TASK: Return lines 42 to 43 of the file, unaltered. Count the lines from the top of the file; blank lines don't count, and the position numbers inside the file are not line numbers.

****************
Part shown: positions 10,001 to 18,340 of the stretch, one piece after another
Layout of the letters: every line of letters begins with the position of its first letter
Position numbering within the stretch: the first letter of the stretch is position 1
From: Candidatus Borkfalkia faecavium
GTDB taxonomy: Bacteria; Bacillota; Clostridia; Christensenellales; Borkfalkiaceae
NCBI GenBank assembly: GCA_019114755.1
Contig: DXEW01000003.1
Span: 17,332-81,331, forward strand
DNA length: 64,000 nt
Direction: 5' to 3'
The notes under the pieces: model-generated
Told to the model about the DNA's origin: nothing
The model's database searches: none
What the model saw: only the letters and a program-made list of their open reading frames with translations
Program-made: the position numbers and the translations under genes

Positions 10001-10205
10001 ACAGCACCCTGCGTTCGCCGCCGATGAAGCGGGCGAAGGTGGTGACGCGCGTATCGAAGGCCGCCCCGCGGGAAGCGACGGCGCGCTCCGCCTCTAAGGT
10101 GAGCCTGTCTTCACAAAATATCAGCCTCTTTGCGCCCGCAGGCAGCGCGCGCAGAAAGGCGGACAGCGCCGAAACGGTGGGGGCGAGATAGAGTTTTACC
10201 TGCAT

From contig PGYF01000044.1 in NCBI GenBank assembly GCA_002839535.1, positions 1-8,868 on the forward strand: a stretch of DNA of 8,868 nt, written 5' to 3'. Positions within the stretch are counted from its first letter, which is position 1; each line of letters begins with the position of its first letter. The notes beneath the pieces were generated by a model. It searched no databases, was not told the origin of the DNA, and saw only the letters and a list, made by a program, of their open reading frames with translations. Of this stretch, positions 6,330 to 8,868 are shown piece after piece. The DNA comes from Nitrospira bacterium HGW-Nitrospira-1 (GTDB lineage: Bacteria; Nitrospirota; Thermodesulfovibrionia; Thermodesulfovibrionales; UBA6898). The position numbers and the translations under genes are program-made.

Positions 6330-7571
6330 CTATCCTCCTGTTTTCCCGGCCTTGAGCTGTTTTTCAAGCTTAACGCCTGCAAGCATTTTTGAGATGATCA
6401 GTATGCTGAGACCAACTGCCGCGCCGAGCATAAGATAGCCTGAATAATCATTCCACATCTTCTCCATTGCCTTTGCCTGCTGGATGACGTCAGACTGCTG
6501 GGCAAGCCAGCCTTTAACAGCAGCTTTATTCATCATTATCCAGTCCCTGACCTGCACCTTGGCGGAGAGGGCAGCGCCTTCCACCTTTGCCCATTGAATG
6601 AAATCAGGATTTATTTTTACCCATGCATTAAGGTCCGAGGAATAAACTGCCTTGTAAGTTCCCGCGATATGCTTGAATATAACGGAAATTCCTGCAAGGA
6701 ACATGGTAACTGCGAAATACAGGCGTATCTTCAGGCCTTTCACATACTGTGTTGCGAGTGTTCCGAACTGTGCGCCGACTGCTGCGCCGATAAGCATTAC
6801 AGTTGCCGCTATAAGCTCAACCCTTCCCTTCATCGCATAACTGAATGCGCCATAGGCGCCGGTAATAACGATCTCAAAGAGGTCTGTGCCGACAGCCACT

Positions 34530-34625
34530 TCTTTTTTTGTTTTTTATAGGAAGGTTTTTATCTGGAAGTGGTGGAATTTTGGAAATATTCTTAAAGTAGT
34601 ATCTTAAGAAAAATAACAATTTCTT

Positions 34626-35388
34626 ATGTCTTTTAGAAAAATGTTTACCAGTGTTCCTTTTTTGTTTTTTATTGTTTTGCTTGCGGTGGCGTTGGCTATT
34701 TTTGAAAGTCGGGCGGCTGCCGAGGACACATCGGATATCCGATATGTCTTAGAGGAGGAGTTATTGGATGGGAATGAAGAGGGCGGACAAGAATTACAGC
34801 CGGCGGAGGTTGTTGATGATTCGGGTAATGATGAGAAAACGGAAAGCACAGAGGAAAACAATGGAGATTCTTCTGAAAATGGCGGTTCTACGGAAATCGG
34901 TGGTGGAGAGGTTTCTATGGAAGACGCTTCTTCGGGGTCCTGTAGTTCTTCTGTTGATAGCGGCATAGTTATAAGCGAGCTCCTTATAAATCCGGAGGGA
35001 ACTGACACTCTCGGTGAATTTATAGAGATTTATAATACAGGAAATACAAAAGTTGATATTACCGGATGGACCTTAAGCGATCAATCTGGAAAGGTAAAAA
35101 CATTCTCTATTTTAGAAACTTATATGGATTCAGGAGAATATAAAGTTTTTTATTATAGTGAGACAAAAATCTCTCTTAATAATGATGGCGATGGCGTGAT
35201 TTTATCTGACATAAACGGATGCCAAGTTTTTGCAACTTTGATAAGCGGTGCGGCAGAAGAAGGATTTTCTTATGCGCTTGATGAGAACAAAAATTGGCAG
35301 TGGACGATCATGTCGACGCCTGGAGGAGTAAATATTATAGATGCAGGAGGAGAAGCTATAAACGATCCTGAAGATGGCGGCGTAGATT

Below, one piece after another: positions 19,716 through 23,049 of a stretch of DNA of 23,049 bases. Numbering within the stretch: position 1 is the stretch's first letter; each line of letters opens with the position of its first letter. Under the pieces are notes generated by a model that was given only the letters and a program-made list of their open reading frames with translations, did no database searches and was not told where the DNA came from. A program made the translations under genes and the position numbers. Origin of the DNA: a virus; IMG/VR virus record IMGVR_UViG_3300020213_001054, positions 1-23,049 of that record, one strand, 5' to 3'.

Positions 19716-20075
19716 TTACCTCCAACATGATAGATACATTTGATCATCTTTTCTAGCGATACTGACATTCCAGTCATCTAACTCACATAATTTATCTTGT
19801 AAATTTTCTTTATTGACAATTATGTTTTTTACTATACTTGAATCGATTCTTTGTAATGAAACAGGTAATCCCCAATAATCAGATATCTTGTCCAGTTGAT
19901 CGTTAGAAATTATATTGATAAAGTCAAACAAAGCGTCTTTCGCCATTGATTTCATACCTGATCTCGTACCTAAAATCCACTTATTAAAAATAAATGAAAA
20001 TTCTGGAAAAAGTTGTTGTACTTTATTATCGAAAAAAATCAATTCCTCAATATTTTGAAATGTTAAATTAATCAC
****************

19716 TTACCTCCAACATGATAGATACATTTGATCATCTTTTCTAGCGATACTGACATTCCAGTCATCTAACTCACATAATTTATCTTGT
19801 AAATTTTCTTTATTGACAATTATGTTTTTTACTATACTTGAATCGATTCTTTGTAATGAAACAGGTAATCCCCAATAATCAGATATCTTGTCCAGTTGAT